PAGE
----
Frankly the Kings got lucky on this one. Perhaps the team at Southampton were wrong but if not then the PB would have been useless. In the end there was some collaboration between the doctors but the Kings did not know that would happen when they removed Ashya. If the PB has been as successful as standard RT likey would then that's great but it could have been different.

    The refusal to use chemo is questionable IMHO. It's their decision but the empirical evidence is clear. Statistically it increases the risk the cancer will return more quickly.

    The Kings continue to insist that they did the right thing both publicly and privately. They insist Ashya is cured and are using his current good progress to justify their actions. Their focus on PB as some kind of miracle procedure, refusal to try chemo and lack of caution when describing Ashya's progress reflect the parents personalities. I sympathise with their actions but my understanding is that Brett King is the sort of guy who does not like to back down. Cancer is no respecter of defiance and time will tell how well Ashya does.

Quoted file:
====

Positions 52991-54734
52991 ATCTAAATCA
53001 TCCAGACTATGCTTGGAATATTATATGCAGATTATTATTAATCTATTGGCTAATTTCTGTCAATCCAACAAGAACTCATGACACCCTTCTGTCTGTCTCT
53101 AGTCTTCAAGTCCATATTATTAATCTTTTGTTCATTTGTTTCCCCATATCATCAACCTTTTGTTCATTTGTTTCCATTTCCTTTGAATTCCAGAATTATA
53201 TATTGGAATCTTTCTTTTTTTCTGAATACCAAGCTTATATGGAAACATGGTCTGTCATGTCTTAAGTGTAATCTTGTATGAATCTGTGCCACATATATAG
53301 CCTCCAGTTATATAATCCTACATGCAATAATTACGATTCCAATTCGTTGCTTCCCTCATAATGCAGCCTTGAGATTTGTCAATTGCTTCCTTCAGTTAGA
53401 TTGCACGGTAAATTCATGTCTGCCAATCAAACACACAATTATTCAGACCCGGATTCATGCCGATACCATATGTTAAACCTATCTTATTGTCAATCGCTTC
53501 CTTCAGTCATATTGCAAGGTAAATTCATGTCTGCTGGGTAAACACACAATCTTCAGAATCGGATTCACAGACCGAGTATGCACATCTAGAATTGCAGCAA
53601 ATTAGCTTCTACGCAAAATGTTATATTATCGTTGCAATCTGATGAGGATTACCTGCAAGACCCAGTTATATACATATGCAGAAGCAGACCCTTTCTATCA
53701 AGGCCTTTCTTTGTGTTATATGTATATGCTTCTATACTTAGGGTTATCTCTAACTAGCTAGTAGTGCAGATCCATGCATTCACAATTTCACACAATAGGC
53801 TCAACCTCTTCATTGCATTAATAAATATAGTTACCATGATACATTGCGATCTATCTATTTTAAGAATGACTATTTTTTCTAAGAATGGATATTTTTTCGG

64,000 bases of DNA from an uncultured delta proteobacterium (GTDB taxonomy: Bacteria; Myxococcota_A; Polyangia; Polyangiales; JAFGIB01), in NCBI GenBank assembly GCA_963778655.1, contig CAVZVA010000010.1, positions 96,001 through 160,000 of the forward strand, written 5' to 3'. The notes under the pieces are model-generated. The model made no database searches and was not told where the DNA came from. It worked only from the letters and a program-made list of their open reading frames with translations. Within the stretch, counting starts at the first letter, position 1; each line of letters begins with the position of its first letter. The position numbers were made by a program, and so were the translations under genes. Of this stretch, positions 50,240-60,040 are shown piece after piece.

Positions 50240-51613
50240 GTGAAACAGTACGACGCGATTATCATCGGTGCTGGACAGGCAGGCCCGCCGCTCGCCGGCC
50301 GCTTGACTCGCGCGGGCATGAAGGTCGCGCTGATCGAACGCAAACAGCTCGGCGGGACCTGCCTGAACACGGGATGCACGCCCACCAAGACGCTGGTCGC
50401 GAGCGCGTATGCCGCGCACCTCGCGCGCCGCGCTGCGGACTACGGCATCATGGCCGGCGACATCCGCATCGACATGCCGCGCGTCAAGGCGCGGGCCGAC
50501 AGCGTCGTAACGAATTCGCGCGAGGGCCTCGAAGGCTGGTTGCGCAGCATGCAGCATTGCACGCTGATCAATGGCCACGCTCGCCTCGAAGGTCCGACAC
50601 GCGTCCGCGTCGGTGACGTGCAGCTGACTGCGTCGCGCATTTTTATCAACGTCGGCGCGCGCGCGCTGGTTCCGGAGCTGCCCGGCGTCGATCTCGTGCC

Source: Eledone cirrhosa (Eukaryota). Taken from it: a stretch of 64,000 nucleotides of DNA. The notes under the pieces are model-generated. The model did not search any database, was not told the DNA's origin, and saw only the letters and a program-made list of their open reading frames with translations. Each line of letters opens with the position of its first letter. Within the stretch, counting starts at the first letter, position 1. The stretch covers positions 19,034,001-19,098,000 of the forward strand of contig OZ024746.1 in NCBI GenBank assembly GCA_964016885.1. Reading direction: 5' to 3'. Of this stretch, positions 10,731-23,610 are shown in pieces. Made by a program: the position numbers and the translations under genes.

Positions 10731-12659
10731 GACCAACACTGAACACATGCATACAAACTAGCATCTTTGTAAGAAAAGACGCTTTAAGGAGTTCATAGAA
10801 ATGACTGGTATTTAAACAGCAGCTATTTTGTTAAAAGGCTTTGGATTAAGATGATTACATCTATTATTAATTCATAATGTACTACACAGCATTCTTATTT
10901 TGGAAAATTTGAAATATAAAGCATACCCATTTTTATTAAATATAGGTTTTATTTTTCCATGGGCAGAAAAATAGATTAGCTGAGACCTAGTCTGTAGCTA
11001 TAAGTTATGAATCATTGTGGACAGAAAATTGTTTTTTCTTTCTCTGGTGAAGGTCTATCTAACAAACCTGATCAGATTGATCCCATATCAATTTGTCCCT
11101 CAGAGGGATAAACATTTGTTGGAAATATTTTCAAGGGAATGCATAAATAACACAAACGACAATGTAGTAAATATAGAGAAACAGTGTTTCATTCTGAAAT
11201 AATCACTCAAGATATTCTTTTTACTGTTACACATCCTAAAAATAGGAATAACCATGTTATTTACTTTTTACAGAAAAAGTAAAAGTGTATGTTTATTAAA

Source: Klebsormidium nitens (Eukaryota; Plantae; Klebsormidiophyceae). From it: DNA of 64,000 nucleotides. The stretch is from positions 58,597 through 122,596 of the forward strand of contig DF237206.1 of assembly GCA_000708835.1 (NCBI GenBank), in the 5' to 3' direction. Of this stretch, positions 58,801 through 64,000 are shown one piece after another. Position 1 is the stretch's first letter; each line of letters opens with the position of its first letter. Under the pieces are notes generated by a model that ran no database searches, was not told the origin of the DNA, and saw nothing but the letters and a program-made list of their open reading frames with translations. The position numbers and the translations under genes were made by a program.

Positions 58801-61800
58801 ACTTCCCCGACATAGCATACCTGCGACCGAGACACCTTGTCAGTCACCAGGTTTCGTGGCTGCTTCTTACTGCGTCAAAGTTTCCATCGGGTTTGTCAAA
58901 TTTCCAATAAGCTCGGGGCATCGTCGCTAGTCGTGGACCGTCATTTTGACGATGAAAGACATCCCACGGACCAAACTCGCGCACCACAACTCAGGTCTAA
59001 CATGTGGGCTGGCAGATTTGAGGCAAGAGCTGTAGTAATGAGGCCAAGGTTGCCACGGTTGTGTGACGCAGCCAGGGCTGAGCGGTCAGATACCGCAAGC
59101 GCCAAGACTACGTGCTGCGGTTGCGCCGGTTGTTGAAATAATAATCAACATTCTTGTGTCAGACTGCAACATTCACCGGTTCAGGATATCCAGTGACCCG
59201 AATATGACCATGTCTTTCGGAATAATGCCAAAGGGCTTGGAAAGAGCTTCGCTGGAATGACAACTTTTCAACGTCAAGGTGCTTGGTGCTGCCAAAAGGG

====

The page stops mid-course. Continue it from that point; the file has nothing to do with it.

• The Rebel
    The Rebel

    Firstly my sympathy to all posters or lurkers that have had to endure the unimaginable pain of a seriously sick child needing an operation